It has been a General Synod for the record books in Cleveland 2015, with UCC delegates celebrating a history-making ruling by the U.S. Supreme Court-making marriage equality the law of the land, continuing the work for just peace in Israel/Palestine, and electing a new general minister and president to chart a course for the future of the denomination.
There's plenty in store for the United Church of Christ in Baltimore. That's the site of the denomination's next General Synod in 2017.
Most of the Baltimore youth and young adults visiting General Synod in Cleveland, June 26-30, seemed content to be among themselves on the final day of the conference Tuesday, arriving in the Plenary Hall early for the afternoon session that would include the official announcement that their city will host General Synod 31 in 2017.
For the time being, the leadership of the United Church of Christ will remain in its current structure.
Two actions taken Tuesday, June 30, by the United Church of Christ General Synod endorsed the need for an outer space environment free of man-made debris while defeating a call encouraging mandatory identification of genetically-engineered foods.
Completing their last business item on Tuesday, June 30, General Synod delegates chose the more ambitious timeline for an audacious task: converting the economy from reliance on fossil fuels to renewable energy sources, energy conservation, and energy efficiency.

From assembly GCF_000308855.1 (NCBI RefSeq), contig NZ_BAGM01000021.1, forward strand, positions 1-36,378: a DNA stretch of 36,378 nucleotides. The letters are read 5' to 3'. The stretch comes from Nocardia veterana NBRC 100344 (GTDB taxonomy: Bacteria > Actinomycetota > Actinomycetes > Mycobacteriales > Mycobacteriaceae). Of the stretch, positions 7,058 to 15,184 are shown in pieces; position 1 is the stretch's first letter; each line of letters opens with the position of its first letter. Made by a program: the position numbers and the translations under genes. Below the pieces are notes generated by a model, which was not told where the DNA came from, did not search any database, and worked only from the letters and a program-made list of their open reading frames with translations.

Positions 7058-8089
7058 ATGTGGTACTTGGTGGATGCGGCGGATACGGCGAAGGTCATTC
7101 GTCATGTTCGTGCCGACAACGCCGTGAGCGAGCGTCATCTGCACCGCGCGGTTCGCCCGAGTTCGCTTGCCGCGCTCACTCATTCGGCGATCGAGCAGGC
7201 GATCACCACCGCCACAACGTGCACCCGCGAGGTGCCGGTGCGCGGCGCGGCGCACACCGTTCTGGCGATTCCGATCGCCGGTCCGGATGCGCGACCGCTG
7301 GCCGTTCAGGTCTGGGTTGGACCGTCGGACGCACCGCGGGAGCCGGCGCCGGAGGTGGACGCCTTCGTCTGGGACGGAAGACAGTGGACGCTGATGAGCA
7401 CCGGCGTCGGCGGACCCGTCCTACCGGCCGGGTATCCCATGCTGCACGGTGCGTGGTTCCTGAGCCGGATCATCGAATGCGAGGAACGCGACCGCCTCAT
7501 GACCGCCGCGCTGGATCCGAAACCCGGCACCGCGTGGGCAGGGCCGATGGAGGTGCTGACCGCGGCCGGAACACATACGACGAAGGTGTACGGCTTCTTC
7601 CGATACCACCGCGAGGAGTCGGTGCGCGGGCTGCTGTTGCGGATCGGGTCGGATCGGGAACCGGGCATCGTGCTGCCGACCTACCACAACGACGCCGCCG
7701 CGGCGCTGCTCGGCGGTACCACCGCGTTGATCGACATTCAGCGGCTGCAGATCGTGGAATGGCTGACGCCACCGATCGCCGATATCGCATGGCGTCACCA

The Rev. Ivy Beckwith, Faith Formation Ministries team leader in Local Church Ministries, was responsible for recruiting individuals for "the most intimidating job" at General Synod.
UCC votes for divestment, boycott of companies that profit from occupation of Palestinian territories
The General Synod of the United Church of Christ became the latest church to call for divestment and boycott of companies that are complicit in the Israeli occupation of the West Bank and Gaza.
Just over one hundred General Synod delegates and visitors marched the mile from the Convention Center to the Progressive Field headquarters of the Cleveland Indians baseball team, demanding that the owners cease using a race of people as a mascot.
The Antoinette Brown Society, launched during General Synod on Monday, June 29, has secured more than $20,000 in gifts and pledges from inaugural members.